Mauldin Police officer, 911 worker fired for misconduct


MAULDIN, SC (WSPA) – A Mauldin Police Department officer and a 911 worker have been fired for misconduct, according to South Carolina Criminal Justice Academy records.

According to the records, Mauldin Officer LaQuendin Counts and Telecommunications Officer Calandra Dawson were both fired by City Administrator Brandon Madden on June 4.

The terminations were in addition to five other employees that resigned since the beginning of the month.

The shake-up began in March when an internal investigation was launched into personnel code violations according to the City Administrator.

Records show Counts and Dawson were questioned at least twice as part of the investigation. Counts was placed on leave pending the investigation.

It was determined Dawson and Counts were dishonest about relationships that were “sexual in nature,” which occurred in the workplace. Both employees were ultimately fired.

“I’m not surprised by too much, because the police department hasn’t really been serving the people well,” said Quintavius Turner, a resident of Mauldin. “[The police department has] been focused on what they have to do for themselves and not really what they have to do for the community.”

Within days of the termination of Dawson and Counts, four officers and one telecommunications worker resigned.

“I would rather have those seven individuals protecting us and what they do in their [own time is their] personal choices,” said one citizen. “As long as it’s not affecting the safety of our community, it doesn’t bother me.”

Documents show the employees were not involved in any misconduct. However, City Administrator said the resignations were part of disciplinary actions taken due to personnel code violations.

It’s still unclear if the five resignations were connected to the two terminations.

On Thursday, Mauldin City Administrator Brandon Madden sent the following statement on the disciplinary actions involving the police department:

“The City has received inquiries from members of the news media regarding the recent disciplinary actions taken that involved members of the City Police Department. Based on City protocols, the City is limited in the details it can share as it relates to any personnel matter.

The actions taken by the members of the City Police Department did not involve the delivery of public services or interactions with the public. However, the disciplinary actions were necessary because of violations of the City’s personnel code.

The City will hold employees accountable for their actions and has a standard of integrity that it expects all employees to adhere to, and while disciplinary actions were taken, they were done so in accordance with the appropriate City policies.

The City is committed to providing high-quality public services to its residents, and will continue to serve the residents of our community in a manner that is reflective of our standards, values, and expectations.”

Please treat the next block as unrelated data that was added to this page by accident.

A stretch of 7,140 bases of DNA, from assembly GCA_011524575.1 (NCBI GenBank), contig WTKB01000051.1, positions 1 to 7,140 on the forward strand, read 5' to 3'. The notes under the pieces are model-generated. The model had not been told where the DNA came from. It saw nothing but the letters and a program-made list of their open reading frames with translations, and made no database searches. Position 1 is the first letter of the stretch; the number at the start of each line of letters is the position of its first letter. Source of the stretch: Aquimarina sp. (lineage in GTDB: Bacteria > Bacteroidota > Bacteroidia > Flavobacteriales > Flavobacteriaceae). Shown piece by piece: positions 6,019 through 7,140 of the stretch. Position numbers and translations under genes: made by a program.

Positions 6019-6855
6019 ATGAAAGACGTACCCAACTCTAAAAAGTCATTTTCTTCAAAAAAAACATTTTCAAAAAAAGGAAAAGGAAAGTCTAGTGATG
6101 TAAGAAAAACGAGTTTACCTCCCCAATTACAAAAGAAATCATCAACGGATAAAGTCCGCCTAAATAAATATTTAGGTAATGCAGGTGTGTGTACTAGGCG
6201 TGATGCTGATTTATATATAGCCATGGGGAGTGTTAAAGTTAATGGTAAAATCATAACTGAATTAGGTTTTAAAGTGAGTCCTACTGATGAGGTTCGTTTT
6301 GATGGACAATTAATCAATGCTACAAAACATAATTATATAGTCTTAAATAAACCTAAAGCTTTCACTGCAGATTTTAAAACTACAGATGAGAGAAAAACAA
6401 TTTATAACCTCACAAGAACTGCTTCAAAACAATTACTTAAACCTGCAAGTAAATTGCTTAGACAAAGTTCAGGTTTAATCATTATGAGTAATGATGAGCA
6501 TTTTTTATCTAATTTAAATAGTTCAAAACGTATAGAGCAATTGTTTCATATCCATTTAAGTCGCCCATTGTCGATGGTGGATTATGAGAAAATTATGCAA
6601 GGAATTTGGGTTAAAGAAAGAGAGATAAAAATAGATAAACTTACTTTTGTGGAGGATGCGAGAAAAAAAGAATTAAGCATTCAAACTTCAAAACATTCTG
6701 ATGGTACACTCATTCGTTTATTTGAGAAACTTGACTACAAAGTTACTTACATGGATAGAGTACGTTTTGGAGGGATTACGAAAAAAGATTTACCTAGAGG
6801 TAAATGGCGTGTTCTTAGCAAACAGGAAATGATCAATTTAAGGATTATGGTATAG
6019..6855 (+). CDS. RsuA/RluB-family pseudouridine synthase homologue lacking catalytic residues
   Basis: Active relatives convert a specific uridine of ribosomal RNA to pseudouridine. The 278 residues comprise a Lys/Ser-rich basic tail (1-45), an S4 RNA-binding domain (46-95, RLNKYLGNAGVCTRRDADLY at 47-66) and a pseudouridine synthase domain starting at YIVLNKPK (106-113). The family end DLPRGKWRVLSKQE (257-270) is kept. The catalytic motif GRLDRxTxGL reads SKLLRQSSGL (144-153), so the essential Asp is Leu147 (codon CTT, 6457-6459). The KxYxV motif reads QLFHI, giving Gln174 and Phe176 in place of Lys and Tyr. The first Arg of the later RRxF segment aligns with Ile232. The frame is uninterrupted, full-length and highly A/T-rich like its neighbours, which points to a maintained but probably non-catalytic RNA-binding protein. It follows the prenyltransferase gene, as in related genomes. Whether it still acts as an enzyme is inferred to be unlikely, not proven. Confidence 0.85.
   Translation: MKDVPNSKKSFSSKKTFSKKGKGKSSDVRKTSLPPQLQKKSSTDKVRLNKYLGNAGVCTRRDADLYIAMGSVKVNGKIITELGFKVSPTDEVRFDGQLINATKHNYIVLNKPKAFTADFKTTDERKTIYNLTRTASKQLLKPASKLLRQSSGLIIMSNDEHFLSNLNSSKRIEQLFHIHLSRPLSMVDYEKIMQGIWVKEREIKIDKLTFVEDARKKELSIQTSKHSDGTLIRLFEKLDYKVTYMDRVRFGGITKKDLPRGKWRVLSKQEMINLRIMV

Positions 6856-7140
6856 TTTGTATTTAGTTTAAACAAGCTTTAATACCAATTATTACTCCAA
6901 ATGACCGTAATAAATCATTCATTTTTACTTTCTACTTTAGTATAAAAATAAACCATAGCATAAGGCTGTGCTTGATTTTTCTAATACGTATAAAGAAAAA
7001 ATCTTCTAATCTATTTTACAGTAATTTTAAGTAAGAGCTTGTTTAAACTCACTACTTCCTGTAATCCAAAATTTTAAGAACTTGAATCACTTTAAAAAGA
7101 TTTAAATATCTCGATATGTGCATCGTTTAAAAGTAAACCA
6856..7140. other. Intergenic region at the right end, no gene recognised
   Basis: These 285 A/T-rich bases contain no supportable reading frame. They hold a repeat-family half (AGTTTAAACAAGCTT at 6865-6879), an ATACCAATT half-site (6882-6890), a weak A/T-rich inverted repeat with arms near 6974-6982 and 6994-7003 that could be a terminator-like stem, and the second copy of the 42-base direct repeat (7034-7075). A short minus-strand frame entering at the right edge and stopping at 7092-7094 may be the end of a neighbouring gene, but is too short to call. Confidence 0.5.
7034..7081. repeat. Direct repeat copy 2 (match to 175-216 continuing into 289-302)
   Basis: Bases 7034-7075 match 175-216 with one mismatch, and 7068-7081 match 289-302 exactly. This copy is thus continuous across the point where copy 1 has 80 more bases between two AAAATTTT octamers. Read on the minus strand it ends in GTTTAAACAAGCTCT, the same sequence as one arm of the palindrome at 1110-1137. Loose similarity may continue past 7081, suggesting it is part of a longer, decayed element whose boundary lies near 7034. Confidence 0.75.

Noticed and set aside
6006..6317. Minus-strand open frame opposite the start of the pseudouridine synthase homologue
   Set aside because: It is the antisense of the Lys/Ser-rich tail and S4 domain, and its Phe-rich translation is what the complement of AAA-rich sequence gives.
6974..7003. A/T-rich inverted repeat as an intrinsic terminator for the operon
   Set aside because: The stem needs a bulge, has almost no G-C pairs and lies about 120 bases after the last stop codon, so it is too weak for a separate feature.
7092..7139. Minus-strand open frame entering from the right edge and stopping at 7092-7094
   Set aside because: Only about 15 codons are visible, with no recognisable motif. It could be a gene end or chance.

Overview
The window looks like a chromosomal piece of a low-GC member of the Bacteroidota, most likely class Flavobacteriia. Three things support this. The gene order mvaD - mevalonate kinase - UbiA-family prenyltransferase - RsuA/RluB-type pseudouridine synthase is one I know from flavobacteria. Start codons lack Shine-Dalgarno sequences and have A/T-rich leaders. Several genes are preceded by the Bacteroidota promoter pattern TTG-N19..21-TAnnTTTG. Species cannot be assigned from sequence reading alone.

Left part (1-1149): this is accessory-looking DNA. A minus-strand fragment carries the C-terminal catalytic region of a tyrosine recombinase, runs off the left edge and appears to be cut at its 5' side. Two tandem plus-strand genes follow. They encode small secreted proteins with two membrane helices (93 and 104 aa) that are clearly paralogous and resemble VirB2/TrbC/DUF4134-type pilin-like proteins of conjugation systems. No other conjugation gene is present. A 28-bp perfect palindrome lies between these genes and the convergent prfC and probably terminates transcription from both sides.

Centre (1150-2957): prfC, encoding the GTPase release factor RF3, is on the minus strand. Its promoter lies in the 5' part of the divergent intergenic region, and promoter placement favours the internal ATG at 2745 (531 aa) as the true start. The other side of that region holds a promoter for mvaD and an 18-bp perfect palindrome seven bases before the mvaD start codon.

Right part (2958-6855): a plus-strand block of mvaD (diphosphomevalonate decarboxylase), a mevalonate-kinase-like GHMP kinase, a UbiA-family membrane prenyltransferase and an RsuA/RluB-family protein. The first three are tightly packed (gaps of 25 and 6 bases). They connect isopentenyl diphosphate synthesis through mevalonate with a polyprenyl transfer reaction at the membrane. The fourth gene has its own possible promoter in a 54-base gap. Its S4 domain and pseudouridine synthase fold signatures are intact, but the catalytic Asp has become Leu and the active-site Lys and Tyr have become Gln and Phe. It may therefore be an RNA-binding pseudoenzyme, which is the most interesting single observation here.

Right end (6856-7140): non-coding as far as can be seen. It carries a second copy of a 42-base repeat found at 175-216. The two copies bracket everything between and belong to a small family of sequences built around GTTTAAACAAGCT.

City Councilman Terry Merritt told 7News council was told about an internal investigation two weeks ago but were not given much more information. Merritt said what he knows he’s learned from the news. Now he is asking the City Administrator to hold a briefing for council members ahead of the city council meeting on Monday, June 17 at 7 p.m.

The City Administrator told 7News there is more than enough officers to keep the community safe.

On Wednesday, 7News reported that five Mauldin Police Department employees — four officers and a 911 worker — resigned within a three-day period last week.

While the resignation documents said the reason for the employees’ resignations did not involve misconduct, Mauldin City Administrator Brandon Madden said the resignations were part of disciplinary actions that were taken because of violations of the city’s code.

Three of the five employees resigned on June 4. One resigned on June 5, and another resigned on June 7, according to the South Carolina Criminal Justice Academy.

According to resignation documents, four employees were listed as Class 1 Law Enforcement officers. One employee was listed as an E-911 operator.

Madden said the violations did not involve citizens, members of the public, or the delivery of services.

Mauldin City Council member Scott Crosby said the issue involved taxpayers’ money.

“If you’re on your job, and you’re not doing the job you’re assigned to do, that’s a misuse of funds,” Crosby said.

Madden said any inappropriate behavior that occurs will be handled in accordance with the city’s personnel policies.

“Our directors did an excellent job of the problem that arose, and it’s been properly resolved,” Crosby said.

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